www.charlestondailymail.com Business http://www.charlestondailymail.com Daily Mail feed en-us Copyright 2014, Charleston Newspapers, Charleston, WV Newspapers Car dealer isn't afraid to steer ads in a new direction http://www.charlestondailymail.com/article/20141218/DM06/141219205 DM06 http://www.charlestondailymail.com/article/20141218/DM06/141219205 Thu, 18 Dec 2014 19:17:34 -0500 By Zack Harold Most car commercials follow the same formula.

They usually feature a car cruising on a darkened highway or lumbering down a dirt road, or driving at breakneck speeds through suspiciously pedestrian-free city streets.

If you've seen one you have, more or less, seen them all.

But then there are Dutch Miller's commercials. Sometimes the cars barely show up.

One recent ad for the local dealership chain begins with company president Chris Miller speaking directly to the camera.

"Here at Dutch Miller we can't afford singing sensation Michael McDonald for an endorsement, but we can afford local singer Mitch McDonald," he says.

The camera then cuts to Miller sitting at a keyboard, wearing a gray wig with a goatee glued to his face. He then begins a bad imitation of McDonald, singing Kia-themed parodies of his songs: "What a Kia Owner Believes," "Kia Keeps You Running" and "You Don't Own Me (But I'm Your Kia)."

It is Miller's favorite ad, and he has recorded dozens by this point.

"There's 30 or 40 minutes of footage and half of it is me laughing," he said.

Not everybody is laughing.

The dealership puts many of its commercials on YouTube. And while many of the comments are positive ... well, some of them are not.

"So, do you really pay some ad agency real money for crap like this?" wrote commenter Stephen Gaylock. "I completely stopped listening to local Charleston-Huntington radio 20 years ago because of idiotic and annoying ads like this. I'd hate to miss local TV news, but it's a decision I'm prepared to make."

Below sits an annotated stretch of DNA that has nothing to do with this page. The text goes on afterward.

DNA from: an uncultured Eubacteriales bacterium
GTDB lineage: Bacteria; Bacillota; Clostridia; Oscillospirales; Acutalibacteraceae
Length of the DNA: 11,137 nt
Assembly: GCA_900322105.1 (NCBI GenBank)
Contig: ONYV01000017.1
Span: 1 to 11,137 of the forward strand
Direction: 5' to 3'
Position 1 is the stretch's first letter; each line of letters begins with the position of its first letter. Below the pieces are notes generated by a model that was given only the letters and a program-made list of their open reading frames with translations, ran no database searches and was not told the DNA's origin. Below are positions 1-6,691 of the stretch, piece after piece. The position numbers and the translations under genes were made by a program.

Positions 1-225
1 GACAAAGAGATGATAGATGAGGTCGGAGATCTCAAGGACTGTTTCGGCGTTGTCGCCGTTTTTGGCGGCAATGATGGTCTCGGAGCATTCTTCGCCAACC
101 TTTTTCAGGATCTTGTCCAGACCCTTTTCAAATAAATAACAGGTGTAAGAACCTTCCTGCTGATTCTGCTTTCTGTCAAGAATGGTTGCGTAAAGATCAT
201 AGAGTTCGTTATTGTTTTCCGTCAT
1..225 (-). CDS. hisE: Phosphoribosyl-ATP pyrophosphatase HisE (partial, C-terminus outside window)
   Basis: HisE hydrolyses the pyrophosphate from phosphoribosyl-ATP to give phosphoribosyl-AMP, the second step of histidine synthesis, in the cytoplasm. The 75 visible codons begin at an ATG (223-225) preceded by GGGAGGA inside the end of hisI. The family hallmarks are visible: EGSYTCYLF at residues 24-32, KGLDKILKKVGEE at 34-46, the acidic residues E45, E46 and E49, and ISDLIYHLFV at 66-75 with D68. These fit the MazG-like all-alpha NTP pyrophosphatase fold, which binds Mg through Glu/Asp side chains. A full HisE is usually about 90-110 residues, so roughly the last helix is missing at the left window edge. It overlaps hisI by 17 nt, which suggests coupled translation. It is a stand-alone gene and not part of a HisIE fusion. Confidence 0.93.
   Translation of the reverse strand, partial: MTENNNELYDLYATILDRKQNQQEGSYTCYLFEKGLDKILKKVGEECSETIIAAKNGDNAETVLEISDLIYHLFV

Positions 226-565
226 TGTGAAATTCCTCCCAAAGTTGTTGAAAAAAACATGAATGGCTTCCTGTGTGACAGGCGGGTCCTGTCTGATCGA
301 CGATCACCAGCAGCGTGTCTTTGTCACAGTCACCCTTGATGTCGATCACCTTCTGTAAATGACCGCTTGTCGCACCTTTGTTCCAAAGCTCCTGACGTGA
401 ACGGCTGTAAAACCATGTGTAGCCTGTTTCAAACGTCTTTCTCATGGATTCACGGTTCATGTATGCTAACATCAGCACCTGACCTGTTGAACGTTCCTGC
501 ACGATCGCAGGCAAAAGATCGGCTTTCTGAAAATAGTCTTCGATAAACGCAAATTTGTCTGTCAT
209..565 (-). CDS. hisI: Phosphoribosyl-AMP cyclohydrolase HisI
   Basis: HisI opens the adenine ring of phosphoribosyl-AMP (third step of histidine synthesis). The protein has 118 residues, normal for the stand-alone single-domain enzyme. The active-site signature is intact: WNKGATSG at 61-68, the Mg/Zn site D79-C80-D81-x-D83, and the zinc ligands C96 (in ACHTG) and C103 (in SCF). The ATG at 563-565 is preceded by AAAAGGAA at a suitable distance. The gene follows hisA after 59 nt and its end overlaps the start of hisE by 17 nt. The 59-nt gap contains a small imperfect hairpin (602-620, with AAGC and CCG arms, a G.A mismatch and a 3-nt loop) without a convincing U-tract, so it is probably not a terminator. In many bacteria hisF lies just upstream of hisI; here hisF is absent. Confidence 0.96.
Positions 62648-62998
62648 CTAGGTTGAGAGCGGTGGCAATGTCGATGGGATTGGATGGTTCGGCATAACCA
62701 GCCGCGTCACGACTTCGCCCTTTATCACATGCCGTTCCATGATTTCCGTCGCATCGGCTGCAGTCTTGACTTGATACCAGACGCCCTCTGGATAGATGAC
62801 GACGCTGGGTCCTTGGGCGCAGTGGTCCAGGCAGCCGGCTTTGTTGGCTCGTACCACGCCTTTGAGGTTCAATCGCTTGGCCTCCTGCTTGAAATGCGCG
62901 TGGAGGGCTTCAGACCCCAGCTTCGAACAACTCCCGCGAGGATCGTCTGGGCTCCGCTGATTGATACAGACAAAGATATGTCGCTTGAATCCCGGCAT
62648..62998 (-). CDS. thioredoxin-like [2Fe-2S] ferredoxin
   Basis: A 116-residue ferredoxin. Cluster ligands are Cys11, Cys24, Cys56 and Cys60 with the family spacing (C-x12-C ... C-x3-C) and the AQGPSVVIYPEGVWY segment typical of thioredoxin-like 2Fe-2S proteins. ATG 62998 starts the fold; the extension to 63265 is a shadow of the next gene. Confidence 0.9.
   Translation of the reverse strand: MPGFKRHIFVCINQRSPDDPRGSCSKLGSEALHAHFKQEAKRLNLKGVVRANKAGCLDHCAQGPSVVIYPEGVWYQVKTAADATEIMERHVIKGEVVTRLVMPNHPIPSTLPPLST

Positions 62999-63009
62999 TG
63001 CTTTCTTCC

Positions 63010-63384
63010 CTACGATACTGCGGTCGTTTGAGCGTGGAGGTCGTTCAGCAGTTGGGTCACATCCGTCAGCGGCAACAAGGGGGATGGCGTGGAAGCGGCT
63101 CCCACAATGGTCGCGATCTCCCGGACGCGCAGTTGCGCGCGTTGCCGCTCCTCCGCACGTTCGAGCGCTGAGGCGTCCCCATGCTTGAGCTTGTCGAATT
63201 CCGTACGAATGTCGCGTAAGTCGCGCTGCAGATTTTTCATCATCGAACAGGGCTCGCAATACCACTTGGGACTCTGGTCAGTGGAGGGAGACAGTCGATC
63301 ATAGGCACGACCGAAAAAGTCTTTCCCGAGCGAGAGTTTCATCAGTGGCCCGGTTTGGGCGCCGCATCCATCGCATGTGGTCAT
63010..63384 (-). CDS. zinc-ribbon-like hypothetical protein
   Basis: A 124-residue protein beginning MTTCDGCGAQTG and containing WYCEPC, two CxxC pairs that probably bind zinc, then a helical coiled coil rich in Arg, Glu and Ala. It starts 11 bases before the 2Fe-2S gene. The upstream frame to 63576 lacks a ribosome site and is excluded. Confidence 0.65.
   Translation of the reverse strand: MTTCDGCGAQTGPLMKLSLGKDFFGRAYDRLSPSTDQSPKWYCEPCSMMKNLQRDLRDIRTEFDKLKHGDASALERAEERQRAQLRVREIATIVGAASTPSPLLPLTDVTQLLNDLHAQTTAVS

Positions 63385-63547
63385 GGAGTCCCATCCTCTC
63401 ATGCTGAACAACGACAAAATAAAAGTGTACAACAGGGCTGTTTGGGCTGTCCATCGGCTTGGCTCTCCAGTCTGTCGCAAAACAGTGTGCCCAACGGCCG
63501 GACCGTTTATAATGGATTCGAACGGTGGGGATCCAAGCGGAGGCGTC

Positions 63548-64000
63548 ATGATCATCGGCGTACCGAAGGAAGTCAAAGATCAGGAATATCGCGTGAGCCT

Commenter Keith Muncey was even less sparing in his criticism.

"I hate your commercials almost as much as that crappy (Goldy Auto) commercial. Please make a normal commercial. Idiot," he wrote.

Miller is well aware his commercials - and his sense of humor - rub some people the wrong way. He's OK with that.

"Our commercials are divisive. There are some people that think they're hysterical. There are some people that hate it," he said.

But love them or hate them, people are talking.

"When people see a car wreck on the highway, they slow down and rubberneck," he said.

Miller has made his name in the car business, but he got his first job in the newspaper industry.

When he was 10 years old, he asked his dad for a pair of Air Jordan basketball shoes.

"When he found out they were $120, he told me to get a job," Miller said.

So Miller got a paper route delivering Huntington's Herald-Dispatch. He said the experience taught him some valuable lessons about dealing with the public.

"People try to stiff you. You learn a lot about people and character," he said.

As he got older, Miller began helping out around his family's dealerships. His grandfather, Dutch Miller, started the business in 1963 when he bought out a Chevrolet dealership in Huntington.

Miller's father, Matt, eventually took over the business. He added Hyundais to the Huntington dealership and, in 1997, added a Kia dealership in Barboursville.